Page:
New and Noteworthy

Caroline Funk awarded NSF grant focused on ocean mercury

Dr. Caroline Funk and Dr. Virginia Hatfield mentoring culture campers during fish bone sampling in the MOTA lab, Dutch Harbor. August 2021. Photo by Nicole Misarti, courtesy of the Museum of the Aleutians (MOTA).

The National Science Foundation, Office of Polar Programs, has awarded Caroline Funk (The Baldy Center and UB Department of Anthropology) and her colleagues at University of Alaska Fairbanks a 5-year, $2.6m research project: “Collaborative Research: Mercury Dynamics from the Holocene to the Anthropocene: Tracking Aleutian Mercury in Ocean Species important to Native Alaskan Diets”  (PI Avery, coI Misarti, coI Rea NSF-ARCSS/ASSP 1935816; PI Funk ARCSS/ASSP 1935823). The interdisciplinary team of scientists, including paleoecologists, archaeologists, volcanologists, physiologists, and toxicologists, utilizes archaeological and historical collections to advance our understanding of changes in the dynamics of mercury accumulation in Arctic food webs. They investigate changes in environmental mercury dynamics by analyzing the mercury content of bones from predator species important to Indigenous Unangan communities in the Aleutian Islands and commercial fishing in the north Pacific Ocean and southern Bering Sea. Learn more: Aleutian Mercury Dynamics (

Research Background

Excerpt from the Aleutian Mercury Dynamics project website:

Mercury is one of the top 10 contaminants of concern for human health, with estimates that between 1.5 to 17/1000 children in coastal fishing communities worldwide exhibit toxic health effects from Hg.

Northern coastal communities are especially vulnerable to the effects of mercury contamination due to their reliance on marine ecosystems for sociocultural, economic, and subsistence resources. Mercury in high northern latitudes accumulate from sources both natural (volcanos, forest fires, and melting permafrost) and anthropogenic (distant industrial activities transported to the region).

This interdisciplinary 5-year study aims to investigate ancient and historical mercury dynamics in the Aleutian Islands to understand natural fluctuations of environmental mercury prior to the industrial revolution. We are examining bone from ancient Steller sea lion, Northern fur seal, and cod harvested and consumed by ancestral Unangan communities in the Aleutian Islands.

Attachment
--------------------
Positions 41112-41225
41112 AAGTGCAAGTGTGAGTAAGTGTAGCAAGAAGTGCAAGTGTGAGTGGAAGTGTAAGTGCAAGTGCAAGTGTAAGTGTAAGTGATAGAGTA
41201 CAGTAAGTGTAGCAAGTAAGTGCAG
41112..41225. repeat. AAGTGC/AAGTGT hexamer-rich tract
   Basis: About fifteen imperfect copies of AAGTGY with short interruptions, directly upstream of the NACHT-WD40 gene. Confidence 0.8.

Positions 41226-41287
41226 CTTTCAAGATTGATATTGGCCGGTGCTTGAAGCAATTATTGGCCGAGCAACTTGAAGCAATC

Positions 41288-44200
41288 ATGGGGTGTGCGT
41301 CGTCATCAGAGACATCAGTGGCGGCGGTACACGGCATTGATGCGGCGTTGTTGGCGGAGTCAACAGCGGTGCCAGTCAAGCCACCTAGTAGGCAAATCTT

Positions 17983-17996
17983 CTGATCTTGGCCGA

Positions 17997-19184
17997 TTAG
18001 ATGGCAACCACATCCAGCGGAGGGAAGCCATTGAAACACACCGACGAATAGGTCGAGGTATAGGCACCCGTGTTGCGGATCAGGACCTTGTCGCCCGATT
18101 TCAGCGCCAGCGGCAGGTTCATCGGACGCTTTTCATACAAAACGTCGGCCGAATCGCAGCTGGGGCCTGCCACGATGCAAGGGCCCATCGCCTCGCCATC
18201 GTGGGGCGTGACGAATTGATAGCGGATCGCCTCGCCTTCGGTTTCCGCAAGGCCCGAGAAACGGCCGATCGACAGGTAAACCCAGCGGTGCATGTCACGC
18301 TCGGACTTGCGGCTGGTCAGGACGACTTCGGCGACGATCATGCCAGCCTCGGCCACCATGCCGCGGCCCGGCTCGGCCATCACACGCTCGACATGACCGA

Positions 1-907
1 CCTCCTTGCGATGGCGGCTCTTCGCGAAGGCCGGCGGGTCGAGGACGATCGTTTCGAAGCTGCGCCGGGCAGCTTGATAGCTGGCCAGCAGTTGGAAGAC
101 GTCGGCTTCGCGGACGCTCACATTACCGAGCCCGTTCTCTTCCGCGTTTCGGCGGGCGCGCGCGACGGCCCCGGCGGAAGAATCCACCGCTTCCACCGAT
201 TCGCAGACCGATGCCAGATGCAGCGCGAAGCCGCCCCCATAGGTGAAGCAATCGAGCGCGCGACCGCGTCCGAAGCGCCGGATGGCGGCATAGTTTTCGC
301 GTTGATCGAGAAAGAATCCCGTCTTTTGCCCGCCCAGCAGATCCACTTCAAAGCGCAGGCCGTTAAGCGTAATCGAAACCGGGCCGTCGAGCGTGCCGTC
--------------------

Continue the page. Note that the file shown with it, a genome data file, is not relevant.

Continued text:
Caroline Funk, PhD, associate director, The Baldy Center; Research Assistant Professor, Department of Anthropology, University at Buffalo.

Caroline Funk, PhD, Associate Director, The Baldy Center; Research Assistant Professor, Department of Anthropology, University at Buffalo

We handed out cod premaxillas, distinctive mouth parts that are easy to find in the massive fish bone collections. We talked about fish trophic positioning  and estimating fish size with premaxilla measurements... The kids were doing scientific research with us, and they were putting pieces together."
   —Caroline Funk, PhD

"Rain Day Cod Hunt"

The project website features a blog by Caroline Funk, which begins:

"I’m sitting in the Anchorage airport waiting for my long flight home to University at Buffalo as I write this and reflecting on the intense experience after months of pandemic delays for research. I am certain I touched more than a million fish and sea mammal bones as we worked our way through hundreds of bags of fish and sea mammal faunal remains from two villages lived in by ancestral Unangax 2000-3500 years ago. The sites were excavated in the late 1990s and early 2000s, and the materials are housed at MOTA.

Our second week coincided with Camp Qungaayux^, the annual culture camp for local kids. MOTA’s executive director, Virginia Hatfield, asked us to help out, and so we worked with museum staff for a few morning and afternoon sessions at the Agnes Beach site (UNL-046) excavation. The culture camp kids excavated and screened, participating in the careful archaeological methods we use to learn about past people and ways of living. They seemed intrigued by the idea that adults would lie on the ground in mucky rain gear and dig with teeny tiny trowels and dust pans. Kids are pretty adaptable evidently, and after staring big eyed for a bit, they had at it, finding rocks and flakes and greasy stains where people cooked dinner a few thousand years ago.

But then it rained.

“They’re coming to the museum lab,” Virginia Hatfield announced with a little bit of drama when it was certain the excavation was rained out. “Ok,” I told her after a small anxiety lurch, “we can work with that.” Nicole and I prepared trays for sorting, weighed and prepped bags of archaeological fish remains, set aside cod bone specimens for comparison, and practiced talking about biogeochemical analysis of fish bones in fourth grade language. We masked up and waited for the stampede of kid energy.

They arrived, cautiously interested and more like careful fawns than stampeding bison, trapped by circumstance to endure what was on offer."

Read the blog.